Nearly three dozen House Democrats on Wednesday demanded the Pentagon and Department of Homeland Security explain why the Trump administration will no longer cover the full cost of National Guard deployments in 47 states and territories but will continue paying all the costs for Texas and Florida.
The lawmakers, led by Reps. Cheri Bustos (D-Ill.), Deb Haaland (D-N.M.) and Max Rose (D-N.Y.), assert in a letter shared with POLITICO that while the decision to now cover 75 percent of the Guard’s coronavirus relief efforts is the minimum allowed by law, it’s “not consistent” with past practice in federally-declared emergencies.
“For months, the federal government has covered all the costs for these crucial deployments, but now the Administration reverted to the statutory minimum, demanding that states contribute 25%,” they write to Secretary of Defense Mark Esper and Homeland Security Secretary Chad Wolf, who oversee the Federal Emergency Management Agency.
“This is not consistent with the treatment of these costs during previous disasters and undermines the overall response to the virus,” they add.
Multiple state leaders and the National Guard Association — which represents tens of thousands of Guard members — told POLITICO they don’t know of a single time in the past that states were required to shoulder part of the cost of a federal deployment like this, while the Trump administration has argued that such cost-sharing is common.
“In order to help states respond to the pandemic, the Federal Government took the unprecedented step to fully fund National Guard deployments,” a senior administration official told POLITICO. “Now, as conditions warrant, it should be common sense that States will resume normal cost sharing.”
The discrepancy appears to be the result of who has paid the bills. The coronavirus pandemic has been the first time that FEMA has covered 100 percent of the cost of National Guard deployments in a national emergency. But in the past the Defense Department has covered the full cost in some emergencies.
The lawmakers are also demanding an explanation on the Trump administration’s decision to continue covering all of the cost of the Florida and Texas National Guard troops, as POLITICO reported on Tuesday, while cutting back funding for all other states.
“Why, for god’s sake, are Florida and Texas set aside?” Bustos said in an interview. “It’s not like those are the only two states in the nation with hot spots. And if you call any governor in the nation, they’ll tell you they can’t, all of a sudden, take on 25 percent of the cost.”
In their letter Wednesday, the lawmakers also decried the perception that the move is intended to curry favor with two states that voted for Trump in 2016 and are hotly contested this year. While those states currently have the highest number of people hospitalized, they do not have the most total coronavirus cases or the highest rates of people testing positive.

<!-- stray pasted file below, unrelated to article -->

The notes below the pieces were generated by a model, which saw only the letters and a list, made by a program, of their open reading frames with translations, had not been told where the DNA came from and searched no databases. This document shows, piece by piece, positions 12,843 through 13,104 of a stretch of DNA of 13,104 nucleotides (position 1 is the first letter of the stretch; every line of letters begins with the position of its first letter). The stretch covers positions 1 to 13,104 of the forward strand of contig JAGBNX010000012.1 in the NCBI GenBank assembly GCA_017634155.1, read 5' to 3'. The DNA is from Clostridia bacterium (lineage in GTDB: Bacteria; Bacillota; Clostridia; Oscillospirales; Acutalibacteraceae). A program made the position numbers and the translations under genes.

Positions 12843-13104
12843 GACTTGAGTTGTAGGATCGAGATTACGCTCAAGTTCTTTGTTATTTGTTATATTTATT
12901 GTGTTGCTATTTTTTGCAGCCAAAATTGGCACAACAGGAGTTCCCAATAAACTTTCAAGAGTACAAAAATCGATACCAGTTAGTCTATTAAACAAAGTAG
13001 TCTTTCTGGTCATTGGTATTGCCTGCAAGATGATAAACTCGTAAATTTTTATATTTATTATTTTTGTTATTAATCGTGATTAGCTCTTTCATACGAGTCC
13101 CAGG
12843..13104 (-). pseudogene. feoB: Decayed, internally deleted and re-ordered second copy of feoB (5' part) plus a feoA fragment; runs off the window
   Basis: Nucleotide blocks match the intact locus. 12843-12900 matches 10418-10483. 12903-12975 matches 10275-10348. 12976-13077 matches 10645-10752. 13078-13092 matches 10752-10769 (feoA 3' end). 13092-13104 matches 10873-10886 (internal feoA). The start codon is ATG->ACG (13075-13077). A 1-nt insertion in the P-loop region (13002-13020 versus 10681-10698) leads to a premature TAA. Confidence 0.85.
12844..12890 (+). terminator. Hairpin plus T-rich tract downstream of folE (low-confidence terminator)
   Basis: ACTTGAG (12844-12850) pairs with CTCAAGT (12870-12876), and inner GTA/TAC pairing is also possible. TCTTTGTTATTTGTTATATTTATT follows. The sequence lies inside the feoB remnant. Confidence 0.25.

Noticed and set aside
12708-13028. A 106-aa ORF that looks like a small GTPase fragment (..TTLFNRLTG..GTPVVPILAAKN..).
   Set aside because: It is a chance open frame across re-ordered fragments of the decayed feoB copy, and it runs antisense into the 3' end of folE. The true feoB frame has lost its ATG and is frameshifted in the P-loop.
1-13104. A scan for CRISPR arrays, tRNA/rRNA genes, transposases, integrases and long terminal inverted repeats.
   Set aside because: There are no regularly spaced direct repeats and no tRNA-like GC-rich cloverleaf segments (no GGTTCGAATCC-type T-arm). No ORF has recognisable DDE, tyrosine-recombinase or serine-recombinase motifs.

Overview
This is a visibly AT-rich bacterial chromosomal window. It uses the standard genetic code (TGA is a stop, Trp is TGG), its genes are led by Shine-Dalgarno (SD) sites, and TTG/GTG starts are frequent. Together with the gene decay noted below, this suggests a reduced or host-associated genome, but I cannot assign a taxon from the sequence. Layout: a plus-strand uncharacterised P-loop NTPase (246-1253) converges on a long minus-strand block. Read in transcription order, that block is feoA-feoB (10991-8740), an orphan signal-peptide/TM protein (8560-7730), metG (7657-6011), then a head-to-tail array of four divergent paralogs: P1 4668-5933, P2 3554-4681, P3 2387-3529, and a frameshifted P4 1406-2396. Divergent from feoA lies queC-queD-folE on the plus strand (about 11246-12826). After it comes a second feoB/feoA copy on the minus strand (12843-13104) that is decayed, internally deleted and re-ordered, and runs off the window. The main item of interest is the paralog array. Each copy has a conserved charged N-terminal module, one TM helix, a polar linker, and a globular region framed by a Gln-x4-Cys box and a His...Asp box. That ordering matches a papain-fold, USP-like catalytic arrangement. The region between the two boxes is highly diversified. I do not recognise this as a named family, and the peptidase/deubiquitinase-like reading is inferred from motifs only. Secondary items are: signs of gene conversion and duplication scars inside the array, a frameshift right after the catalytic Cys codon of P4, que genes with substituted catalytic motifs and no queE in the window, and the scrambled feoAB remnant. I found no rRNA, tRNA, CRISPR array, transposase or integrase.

“Without a fuller explanation and as currently proposed, it creates the perception that politics may be impacting which and how states receive assistance,” the letter states.
The National Guard’s coronavirus relief deployment began in March for the states hit hardest early in the pandemic, and expanded to many more states in April. Governors that had mobilized troops under state active duty petitioned the Trump administration to activate them under what’s known as Title 32 — meaning they would stay under state command but soldiers and airmen would receive federal pay and benefits.
When Title 32 was set to expire in June, just one day before many Guard members would have qualified for federal education and retirement benefits, a bipartisan outcry pressured the Trump administration to issue an extension until late August.
On Monday, after POLITICO reported that some states had already begun pulling troops off the front lines in preparation for the mission’s expiration, the White House approved an extension until the end of the year. But that same memorandum cut back the level of funding for all states — except Texas and Florida — by 25 percent, arguing that the country is entering “a period of increased economic activity and recovery.”
As of Wednesday, the U.S. had more than 4.5 million Covid-19 cases and more than 150,000 deaths.
In their letter, the lawmakers are now calling for the federal deployment to last for the duration of the public health emergency rather than issue any more “piecemeal, last-minute extensions.”
“Covid-19 doesn’t act on specific timelines,” the lawmakers wrote. “The continued failure to adopt conditions-based activations and the certainty they would provide undermines states’ public-health strategies. While we appreciate the new extension to December 31st, that deadline is just as arbitrary as the previous one set for August 21st.”
“If recent trends are any guide, this pandemic is far from over,” the letter adds. “Give the states the help they need, for as long as they need it. Do it in a consistent manner. …There is no reason to continue playing bureaucratic and political games with either our governors or our neighbors in uniform.”
Bustos told POLITICO that based on the administration’s record of not responding to Democrats’ questions and document requests, lawmakers are “not holding our breath on an answer” and is prepared to take more steps, including calling a hearing or attempting to hold up funding if necessary.
“We have authorizers who have signed this letter,” she said. “We have Oversight Committee members. We have appropriators,” she said. “We’ll take this to the next level if we have to.”